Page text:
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All you need to know about the birth of Buddhism


Initially, Buddhism was a reform movement that emerged as a reaction to the alliance of the Brahmins and the kshatriya during the Late Vedic period. Its principal figure was Gautama Buddha who is thought to have lived and taught mainly in the eastern part of the Indian subcontinent. It is on his teachings that Buddhism was based.

Born Siddhartha Gautama in Lumbini in modern-day Nepal, he lived sometime between the sixth and the fourth centuries – there is still much debate about the exact dates. He was born a kshatriya, son of a clan chief, Suddhodana. At sixteen, he married a cousin of the same age and they had a son named Rahula (born c. 534 BC). Siddhartha would spend the next thirteen years living as a prince but eventually he ventured out into the world and, disheartened by what he found, adopted the life of an ascetic.

He began this new chapter of his life by begging and, for six years, in the company of five other ascetics who would become his followers, he experimented unsuccessfully with various paths to enlightenment. One day he sat down under a papal tree, now known as the Bodhi tree, having sworn a vow not to rise until he had the answers to all his questions. He is said to have meditated under the tree for 49 days but at the end of it, he had freed himself from samsara, the endless cycle of re-birth, and achieved Enlightenment, finally recalling his past lives and understanding what kept people tied to the cycle ofrebirth. From then on, he was known as the ‘Buddha’ (He Who Is Awake).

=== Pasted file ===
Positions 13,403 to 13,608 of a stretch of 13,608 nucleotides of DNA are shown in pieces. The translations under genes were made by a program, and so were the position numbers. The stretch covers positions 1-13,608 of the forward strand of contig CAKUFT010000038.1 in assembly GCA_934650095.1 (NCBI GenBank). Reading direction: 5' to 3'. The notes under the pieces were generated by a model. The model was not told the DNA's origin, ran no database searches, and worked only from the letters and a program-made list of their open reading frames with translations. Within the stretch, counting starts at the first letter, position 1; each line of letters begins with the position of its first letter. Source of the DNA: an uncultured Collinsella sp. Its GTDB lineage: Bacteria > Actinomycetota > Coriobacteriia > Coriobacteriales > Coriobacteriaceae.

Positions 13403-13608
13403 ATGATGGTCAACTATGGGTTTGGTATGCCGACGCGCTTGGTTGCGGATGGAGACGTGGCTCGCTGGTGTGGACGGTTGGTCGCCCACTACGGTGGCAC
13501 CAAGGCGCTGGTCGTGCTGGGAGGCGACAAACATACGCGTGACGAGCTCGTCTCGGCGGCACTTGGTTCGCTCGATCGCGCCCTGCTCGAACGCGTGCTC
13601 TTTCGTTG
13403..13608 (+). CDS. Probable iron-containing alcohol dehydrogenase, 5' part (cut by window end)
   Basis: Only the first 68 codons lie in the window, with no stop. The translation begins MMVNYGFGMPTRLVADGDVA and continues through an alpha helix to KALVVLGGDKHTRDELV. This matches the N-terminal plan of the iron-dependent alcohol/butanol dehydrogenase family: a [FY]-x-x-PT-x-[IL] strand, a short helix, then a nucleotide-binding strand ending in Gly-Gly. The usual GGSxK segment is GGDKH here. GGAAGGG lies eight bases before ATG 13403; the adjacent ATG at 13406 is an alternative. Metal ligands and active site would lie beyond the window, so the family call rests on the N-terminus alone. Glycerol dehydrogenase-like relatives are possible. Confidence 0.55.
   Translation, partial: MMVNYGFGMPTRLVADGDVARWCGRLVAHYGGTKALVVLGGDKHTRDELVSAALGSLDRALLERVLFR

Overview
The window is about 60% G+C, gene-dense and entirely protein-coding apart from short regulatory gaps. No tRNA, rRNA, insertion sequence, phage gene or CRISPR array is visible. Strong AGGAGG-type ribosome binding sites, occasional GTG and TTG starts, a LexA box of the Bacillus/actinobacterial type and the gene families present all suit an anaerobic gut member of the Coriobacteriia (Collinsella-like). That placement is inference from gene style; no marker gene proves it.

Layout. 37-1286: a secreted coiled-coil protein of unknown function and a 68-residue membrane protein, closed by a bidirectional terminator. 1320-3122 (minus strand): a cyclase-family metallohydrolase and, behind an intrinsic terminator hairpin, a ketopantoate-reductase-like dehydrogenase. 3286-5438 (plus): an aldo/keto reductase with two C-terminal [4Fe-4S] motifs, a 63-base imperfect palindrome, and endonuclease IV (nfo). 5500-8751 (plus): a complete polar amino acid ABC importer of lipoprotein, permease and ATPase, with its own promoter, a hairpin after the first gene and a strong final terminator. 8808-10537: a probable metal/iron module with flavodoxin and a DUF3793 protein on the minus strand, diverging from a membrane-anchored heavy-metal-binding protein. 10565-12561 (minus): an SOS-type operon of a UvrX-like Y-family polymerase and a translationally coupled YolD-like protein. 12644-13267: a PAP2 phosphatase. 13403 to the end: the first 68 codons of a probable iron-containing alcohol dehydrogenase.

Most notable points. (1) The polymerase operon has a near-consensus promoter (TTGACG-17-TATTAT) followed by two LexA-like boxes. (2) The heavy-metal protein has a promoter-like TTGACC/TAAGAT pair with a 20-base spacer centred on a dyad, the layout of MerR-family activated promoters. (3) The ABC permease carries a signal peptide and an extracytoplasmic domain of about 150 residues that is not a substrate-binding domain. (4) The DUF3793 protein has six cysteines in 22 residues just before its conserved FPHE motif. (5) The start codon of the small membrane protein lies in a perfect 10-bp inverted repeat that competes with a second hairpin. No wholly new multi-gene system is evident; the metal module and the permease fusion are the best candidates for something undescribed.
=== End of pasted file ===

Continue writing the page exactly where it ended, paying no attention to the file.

A short history of India book coverBuddha was initially hesitant about teaching what he had learned, believing it could not be expressed in words, but not long after his enlightenment he preached his first sermon, the Dharma-cakra-pravartana Sutra to the five colleagues who had rejected him. They became his first disciples. The Buddha continued teaching for the remaining 45 years of his life, travelling around northeast India. At the age of 80, he fell ill and died near the small town of Kusinagara in Malla (modernday Uttar Pradesh).

After the death of the Buddha, a council of 500 Buddhist monks was convened with the aim of ensuring the preservation of his teachings and the codification of monastic rules. At a second gathering, however, in the fourth century BC, a dispute arose that led to a schism. One group, the Sthavira nikaya argued for the retention of the ascetic model for monks – the Sangha – while another group, the Mahasanghika, argued for greater accommodation of lay members and for the Sangha to be widened to include Buddhist disciples who were not monks. This latter movement became known as Mahayana (the ‘Great Vehicle’) and the other side of the argument was called Hinayana (the ‘Small Vehicle’). Not only would this difference of opinion be critical for the development of both Buddhist and Hindu philosophy; it would also contribute to the decline of Buddhism in India, some scholars contending that many Buddhist practices were absorbed by the tolerant Hindu faith.

Extracted from his brilliantly concise book, ‘A Short History of India’. Buy it at Amazon.

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